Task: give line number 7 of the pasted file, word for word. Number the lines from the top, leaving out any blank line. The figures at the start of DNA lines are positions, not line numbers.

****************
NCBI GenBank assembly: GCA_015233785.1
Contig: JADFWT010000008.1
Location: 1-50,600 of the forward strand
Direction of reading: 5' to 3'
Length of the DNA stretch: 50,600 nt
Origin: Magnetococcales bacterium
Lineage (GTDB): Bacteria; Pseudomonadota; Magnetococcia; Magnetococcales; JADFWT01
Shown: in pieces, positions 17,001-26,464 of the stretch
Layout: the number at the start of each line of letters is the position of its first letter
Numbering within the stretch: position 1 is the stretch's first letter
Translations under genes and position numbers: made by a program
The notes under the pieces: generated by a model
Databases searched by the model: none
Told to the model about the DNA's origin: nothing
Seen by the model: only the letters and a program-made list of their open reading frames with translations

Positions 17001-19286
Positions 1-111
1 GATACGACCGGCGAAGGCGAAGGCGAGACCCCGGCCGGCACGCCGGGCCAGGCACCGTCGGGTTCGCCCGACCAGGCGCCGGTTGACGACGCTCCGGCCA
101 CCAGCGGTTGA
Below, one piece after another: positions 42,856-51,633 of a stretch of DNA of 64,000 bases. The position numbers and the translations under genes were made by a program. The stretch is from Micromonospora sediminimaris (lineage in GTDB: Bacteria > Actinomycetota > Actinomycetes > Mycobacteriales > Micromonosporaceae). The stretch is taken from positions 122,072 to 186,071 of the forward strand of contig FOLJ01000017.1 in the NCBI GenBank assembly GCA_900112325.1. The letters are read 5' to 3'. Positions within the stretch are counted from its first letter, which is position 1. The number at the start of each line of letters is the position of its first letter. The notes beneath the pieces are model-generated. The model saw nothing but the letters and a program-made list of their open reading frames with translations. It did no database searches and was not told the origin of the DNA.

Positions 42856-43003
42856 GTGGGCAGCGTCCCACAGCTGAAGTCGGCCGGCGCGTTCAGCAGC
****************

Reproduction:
Lineage (GTDB): Bacteria; Pseudomonadota; Magnetococcia; Magnetococcales; JADFWT01